When I set out to write an article or blog post, I research. I must admit that as I read material to put together today’s post, I cried. And as writing this piece, I will shed more tears.
In all honesty, I recall a certain song by John Lennon at this moment…
that this scholarship will not have to be used. Because no one will be eligible for it. And, I believe John David Fry would agree with what I am saying.
Before I give you a brief overview of the John David Fry Scholarship, let me tell you about this soldier, son, husband, father and leader whose name is on this scholarship.
Who Is John David Fry
John David Fry was a hero. Deployed to Iraq with the 8th Engineer Support Battalion, 2nd Marine Logistics Group, II Marine Expeditionary Force, Camp Lejeune, N.C, John was an explosive ordinance disposal technician. And a great one at that!
You see, Gunnery Sergeant Fry could have come home with a bronze star after he injured his hand, but he chose to stay because he was needed to keep his fellow soldiers safe from make-shift explosives.
On a stress-filled day… March 8th, 2006, Gunnery Sergeant Fry had defused one explosive and was hard at work on another. But… Sorry, but I can’t tell you… the tears.
John David Fry left behind his wife Malia and 3 children:
- Kathryn – 9
- Gideon – 7
- and C.L. – 2
And how John loved children… Just consider some of his actions in Iraq:
2 Situations Showing Gunnery Sergeant Fry’s Love For Children
Fry and other Marines were called to a house where they discovered a mentally retarded teenager who was severely beaten and chained to a wall. He was wearing an explosives-filled vest that Fry volunteered to disarm. He did and they took the child to safety.
Fry was called to disarm an improvised explosive device in the backyard of a home. To get a better view, he climbed up on the house and discovered a young boy — about the age of his youngest son — peeking over a wall. “They played peek-a-boo for several minutes until John gained the boy’s trust and got him to safety,” Malia said. “He told us this was the first time he really understood why he needed to be there. He said he wanted to be sure children didn’t have to play in backyards with IEDs.”
Other posts you may enjoy:
- Army Officer Education and Professional Development Tips: 13 Must Read Articles
- National Guard Education Equality Act
- A Neat Story About Military Education Opportunities
- What are the Benefits of Staying in the Army National Guard or Reserves Past 20 Years?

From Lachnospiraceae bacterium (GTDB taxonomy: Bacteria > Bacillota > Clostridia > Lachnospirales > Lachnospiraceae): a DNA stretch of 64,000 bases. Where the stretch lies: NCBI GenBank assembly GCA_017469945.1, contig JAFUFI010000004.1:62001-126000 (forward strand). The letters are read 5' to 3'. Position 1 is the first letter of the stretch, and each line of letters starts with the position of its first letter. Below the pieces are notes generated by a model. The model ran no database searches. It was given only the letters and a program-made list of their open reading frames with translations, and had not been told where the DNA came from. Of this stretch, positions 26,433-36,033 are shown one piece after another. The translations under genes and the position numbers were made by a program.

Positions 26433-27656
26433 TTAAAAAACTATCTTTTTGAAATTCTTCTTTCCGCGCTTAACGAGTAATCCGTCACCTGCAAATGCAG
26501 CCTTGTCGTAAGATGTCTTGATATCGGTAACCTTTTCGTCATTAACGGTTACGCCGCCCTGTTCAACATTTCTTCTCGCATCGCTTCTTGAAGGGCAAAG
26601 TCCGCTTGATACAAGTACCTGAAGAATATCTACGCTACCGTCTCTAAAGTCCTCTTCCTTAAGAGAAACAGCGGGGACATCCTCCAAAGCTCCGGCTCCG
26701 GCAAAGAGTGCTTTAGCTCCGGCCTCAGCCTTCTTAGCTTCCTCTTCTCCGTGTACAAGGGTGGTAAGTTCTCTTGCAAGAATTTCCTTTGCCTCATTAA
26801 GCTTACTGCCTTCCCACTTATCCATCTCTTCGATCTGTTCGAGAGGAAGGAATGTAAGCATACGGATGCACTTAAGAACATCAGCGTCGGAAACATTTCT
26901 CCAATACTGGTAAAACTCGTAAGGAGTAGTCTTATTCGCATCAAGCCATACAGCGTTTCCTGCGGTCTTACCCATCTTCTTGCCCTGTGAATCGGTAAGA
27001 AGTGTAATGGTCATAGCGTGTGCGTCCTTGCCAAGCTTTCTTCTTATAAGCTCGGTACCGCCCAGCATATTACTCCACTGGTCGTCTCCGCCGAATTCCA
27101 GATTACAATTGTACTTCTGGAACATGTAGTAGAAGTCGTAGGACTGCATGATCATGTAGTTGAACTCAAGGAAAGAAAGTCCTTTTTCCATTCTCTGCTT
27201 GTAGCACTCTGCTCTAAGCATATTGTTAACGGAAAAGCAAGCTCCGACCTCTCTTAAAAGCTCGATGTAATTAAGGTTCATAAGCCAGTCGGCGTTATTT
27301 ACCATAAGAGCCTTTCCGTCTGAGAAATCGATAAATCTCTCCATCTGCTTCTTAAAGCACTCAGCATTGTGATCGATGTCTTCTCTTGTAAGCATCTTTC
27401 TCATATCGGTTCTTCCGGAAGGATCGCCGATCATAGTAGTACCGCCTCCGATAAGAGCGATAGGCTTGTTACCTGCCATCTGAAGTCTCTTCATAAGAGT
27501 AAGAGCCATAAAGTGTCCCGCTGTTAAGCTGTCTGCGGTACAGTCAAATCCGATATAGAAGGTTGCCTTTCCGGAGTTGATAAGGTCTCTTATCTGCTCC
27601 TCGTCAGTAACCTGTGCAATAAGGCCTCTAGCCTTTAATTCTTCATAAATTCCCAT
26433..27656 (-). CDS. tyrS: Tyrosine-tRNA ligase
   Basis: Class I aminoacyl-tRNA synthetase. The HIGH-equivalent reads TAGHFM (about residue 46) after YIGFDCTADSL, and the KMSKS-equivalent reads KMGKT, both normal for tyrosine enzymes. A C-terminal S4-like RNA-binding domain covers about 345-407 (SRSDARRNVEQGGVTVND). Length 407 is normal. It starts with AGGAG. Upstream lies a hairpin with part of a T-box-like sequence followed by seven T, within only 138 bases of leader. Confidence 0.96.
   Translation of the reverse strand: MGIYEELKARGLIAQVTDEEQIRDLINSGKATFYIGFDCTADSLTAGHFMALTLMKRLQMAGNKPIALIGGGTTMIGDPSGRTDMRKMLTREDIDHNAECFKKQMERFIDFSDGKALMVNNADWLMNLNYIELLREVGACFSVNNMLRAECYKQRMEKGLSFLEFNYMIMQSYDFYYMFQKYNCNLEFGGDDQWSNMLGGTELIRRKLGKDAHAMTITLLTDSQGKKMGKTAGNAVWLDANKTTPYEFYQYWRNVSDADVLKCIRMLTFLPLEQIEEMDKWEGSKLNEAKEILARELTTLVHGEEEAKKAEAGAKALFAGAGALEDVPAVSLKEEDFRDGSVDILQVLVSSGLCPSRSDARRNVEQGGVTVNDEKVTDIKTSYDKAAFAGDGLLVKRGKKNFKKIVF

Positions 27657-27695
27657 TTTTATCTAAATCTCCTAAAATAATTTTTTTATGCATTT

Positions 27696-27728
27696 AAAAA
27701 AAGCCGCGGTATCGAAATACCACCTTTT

- Veteran Financial Help: Resources & Good to Know Information
Representative Chet Edwards – Texas Democrat
Upon hearing about John David Fry, the Texas Representative Chet Edwards made sure it was Fry’s name on a new scholarship that would help children of fallen soldiers get an education.
There was not a dry eye in that auditorium the day Edwards announced the John David Fry scholarship as the soldier’s children and wife Malia sat in the front row.
Being a heavy proponent of the future of our children, I would like to thank Representative Edwards and even more so, Gunnery Sergeant John David Fry because we must look after our children’s future because children are our future.
And as a provision, past President Obama signed into the scholarship that surviving spouses are eligible.
Eligibility Requirements To Receive The John David Fry Scholarship
Now I will tell you the eligibility requirements according to V.A.
The benefit is available to the children and surviving spouses of service members who die in the line of duty after Sept. 10, 2001. Beneficiaries attending school may receive up to their full tuition and fees for a public school or a statutory annual maximum amount for a private school, plus a monthly living stipend and book allowance under this program.
- A child’s marital status has no effect on eligibility.
- A child may begin an approved program of education before the age of 18.
- Eligibility ends on the child’s 33rd birthday.
- A surviving spouse can receive benefits for terms beginning on or after January 1, 2015.
- A surviving spouse’s eligibility generally ends 15 years after the Service member’s death.
- A spouse will lose eligibility to this benefit upon remarriage if this occurs during the 15 year period.
Really, what more can I say? Gunnery Sergeant John David Fry said it all by his heroic actions.
If you are wondering if you or your children are eligible, I suggest you go here to complete an application.
Please give comments and questions below.
Thank you… Now I must go dry my eyes.
About The Author
Greg Boudonck is a full time freelance writer and the author of over 50 books. He served in the United States Army in the early 1980’s and enjoys writing about military subjects. You can see Greg’s books on Amazon by searching his name and you can also visit his website at Lancerlife.com.